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How to Kill Ash Trees

By Tracy Morris ; Updated September 21, 2017
Ash trees can be killed through girdling.

Ash trees are a frequent choice for home landscaping because they are a fast-growing tree in abundant supply in local nurseries. But ash trees suffer from numerous problems, including insects such as ash borers and damage from high winds and winter storms. When a home owner must remove an ash tree, they are often left with a stump or tree roots that produce new tree saplings, called suckers, in an effort to survive. One way to prevent suckers from roots is to kill the tree through a process called girdling before it can produce them.

Cut a ring into the bark at the base of an ash tree with a hatchet. The ring should be about 2 inches wide on a small tree, up to 6 inches wide on a large one and 1/2 to 1 inch deep. This ring should sever the bark completely, and disrupt the vascular system in the tree.

Mix a solution containing 1 part glyphosate and 9 parts water. Pour the mixture into a spray bottle.

Spray the poison onto the cut in the bark of the ash tree until the exposed cut is saturated with the poison. Use all of the poison in the bottle. Glyphosate will lose effectiveness within five days of the day that you mix it.

Wait for the tree to die before removing it. Signs that the tree is dead include brown, crunchy leaves, dropping leaves, brittle twigs and brown wood beneath the bark. If the tree does not die after a few months, you may need to reapply glyphosate.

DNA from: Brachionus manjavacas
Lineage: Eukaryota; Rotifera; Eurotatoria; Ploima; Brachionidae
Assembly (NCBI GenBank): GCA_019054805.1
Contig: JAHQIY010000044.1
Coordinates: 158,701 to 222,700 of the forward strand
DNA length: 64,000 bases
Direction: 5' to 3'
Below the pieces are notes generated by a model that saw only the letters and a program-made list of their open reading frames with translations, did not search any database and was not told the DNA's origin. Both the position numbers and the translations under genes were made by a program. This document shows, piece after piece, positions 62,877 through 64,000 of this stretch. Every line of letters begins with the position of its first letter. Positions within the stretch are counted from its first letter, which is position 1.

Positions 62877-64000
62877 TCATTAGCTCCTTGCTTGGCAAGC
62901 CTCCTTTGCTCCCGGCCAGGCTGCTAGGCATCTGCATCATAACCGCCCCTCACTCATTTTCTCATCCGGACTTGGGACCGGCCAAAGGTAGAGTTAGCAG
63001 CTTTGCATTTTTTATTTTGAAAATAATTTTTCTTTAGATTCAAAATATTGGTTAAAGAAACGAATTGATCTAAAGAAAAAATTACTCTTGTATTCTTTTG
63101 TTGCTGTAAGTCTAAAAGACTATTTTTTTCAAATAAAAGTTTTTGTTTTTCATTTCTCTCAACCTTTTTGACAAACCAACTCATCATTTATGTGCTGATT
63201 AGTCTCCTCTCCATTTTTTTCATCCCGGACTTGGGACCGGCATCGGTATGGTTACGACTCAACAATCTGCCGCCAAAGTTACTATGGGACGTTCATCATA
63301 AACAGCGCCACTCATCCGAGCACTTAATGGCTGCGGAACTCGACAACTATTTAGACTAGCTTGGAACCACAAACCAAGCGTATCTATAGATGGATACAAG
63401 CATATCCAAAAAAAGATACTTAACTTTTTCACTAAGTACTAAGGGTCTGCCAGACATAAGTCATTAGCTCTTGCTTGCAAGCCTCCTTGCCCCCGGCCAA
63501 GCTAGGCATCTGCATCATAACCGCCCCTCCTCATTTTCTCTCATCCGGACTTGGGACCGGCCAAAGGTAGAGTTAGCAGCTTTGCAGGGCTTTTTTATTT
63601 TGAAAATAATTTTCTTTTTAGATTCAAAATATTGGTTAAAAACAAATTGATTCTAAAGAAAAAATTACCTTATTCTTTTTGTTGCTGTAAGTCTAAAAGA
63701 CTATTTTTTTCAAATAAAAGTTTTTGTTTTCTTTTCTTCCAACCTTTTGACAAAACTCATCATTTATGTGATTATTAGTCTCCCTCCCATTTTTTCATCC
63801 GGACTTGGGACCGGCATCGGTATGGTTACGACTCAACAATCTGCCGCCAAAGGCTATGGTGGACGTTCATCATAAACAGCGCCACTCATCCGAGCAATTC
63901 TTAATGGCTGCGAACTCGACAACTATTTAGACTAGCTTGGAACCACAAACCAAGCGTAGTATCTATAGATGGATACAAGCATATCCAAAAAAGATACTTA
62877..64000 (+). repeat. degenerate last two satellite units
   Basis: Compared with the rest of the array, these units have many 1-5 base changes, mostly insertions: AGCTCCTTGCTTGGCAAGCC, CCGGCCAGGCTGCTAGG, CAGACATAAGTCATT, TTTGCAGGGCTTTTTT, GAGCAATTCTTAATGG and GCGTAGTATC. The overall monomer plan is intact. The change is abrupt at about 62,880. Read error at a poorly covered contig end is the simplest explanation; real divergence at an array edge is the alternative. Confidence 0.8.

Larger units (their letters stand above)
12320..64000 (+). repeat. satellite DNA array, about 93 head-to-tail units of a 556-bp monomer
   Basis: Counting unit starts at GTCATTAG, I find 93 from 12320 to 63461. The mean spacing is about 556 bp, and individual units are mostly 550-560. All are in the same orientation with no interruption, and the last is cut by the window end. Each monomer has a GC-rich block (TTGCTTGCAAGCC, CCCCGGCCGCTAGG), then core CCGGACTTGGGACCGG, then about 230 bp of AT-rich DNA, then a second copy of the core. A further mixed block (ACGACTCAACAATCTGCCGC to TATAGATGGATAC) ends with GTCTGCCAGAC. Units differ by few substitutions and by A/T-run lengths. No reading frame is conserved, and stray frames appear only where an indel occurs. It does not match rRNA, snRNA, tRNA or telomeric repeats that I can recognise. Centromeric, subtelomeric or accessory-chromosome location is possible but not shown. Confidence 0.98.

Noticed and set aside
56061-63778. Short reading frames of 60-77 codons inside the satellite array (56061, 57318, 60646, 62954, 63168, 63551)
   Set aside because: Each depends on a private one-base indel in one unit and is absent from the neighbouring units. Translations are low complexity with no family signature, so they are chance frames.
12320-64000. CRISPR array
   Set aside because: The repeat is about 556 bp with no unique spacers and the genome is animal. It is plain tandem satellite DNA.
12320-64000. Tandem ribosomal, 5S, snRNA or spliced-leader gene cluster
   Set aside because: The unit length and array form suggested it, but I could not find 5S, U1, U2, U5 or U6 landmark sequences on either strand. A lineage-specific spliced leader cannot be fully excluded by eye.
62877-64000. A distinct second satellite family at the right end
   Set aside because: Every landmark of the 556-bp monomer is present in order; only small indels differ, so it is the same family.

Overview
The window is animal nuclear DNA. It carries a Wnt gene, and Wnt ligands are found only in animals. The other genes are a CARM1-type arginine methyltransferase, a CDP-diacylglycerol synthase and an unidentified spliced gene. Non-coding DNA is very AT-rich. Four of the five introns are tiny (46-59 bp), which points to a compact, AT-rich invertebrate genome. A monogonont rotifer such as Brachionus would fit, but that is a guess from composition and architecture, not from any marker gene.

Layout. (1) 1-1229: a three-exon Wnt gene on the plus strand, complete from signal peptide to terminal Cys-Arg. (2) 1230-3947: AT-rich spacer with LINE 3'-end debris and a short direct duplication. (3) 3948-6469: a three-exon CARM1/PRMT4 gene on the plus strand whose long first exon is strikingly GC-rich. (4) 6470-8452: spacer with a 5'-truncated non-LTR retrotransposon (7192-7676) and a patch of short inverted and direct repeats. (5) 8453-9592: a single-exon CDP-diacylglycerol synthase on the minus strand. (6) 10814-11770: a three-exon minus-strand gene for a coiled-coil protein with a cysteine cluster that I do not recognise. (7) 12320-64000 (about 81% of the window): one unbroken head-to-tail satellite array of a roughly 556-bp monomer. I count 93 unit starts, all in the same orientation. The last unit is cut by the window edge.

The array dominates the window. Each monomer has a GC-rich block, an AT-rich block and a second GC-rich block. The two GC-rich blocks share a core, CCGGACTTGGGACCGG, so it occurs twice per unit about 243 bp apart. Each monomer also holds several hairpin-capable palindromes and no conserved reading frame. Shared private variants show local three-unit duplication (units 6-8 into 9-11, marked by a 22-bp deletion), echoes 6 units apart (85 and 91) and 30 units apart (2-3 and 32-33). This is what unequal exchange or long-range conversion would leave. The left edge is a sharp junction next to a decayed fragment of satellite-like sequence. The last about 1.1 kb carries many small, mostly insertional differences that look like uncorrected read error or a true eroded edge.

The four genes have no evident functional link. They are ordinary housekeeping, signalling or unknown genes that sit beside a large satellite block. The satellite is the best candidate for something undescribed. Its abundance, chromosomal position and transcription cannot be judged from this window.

Things You Will Need

  • Hatchet
  • Glyphosate

Tip

  • To cut down the tree, make a wedge shaped cut that opens in the direction you want the tree to fall. The wedge should be about 45 degrees wide and should extend 1/3 of the way through the tree. Make a second cut slightly higher than the point of the wedge. This cut should be narrow and should extend up to the point of the wedge. The tree will fall in the direction of the wedge. You can use a chain saw or ax to cut down the tree. Allow the stump to rot naturally. If you are uncomfortable with removing the tree yourself, you can have a professional do it. Always wear protective clothing when cutting down the tree, including long sleeves, long pants, close toed shoes, safety goggles and a hard hat.

Warning

  • You can absorb glyphosate through your own skin or by inhaling vapors. Always wear protective clothing, including breathing protection, long sleeves, long pants, gloves and close-toed shoes while mixing and spraying glyphosate. Take a shower immediately after using glyphosate.

About the Author

 

Tracy Morris has been a freelance writer since 2000. She has published novels and numerous online articles. Her work has appeared in national magazines and newspapers including "Ferrets," "CatFancy," "Lexington Herald Leader" and "The Tulsa World." She holds a Bachelor of Arts in journalism from the University of Arkansas.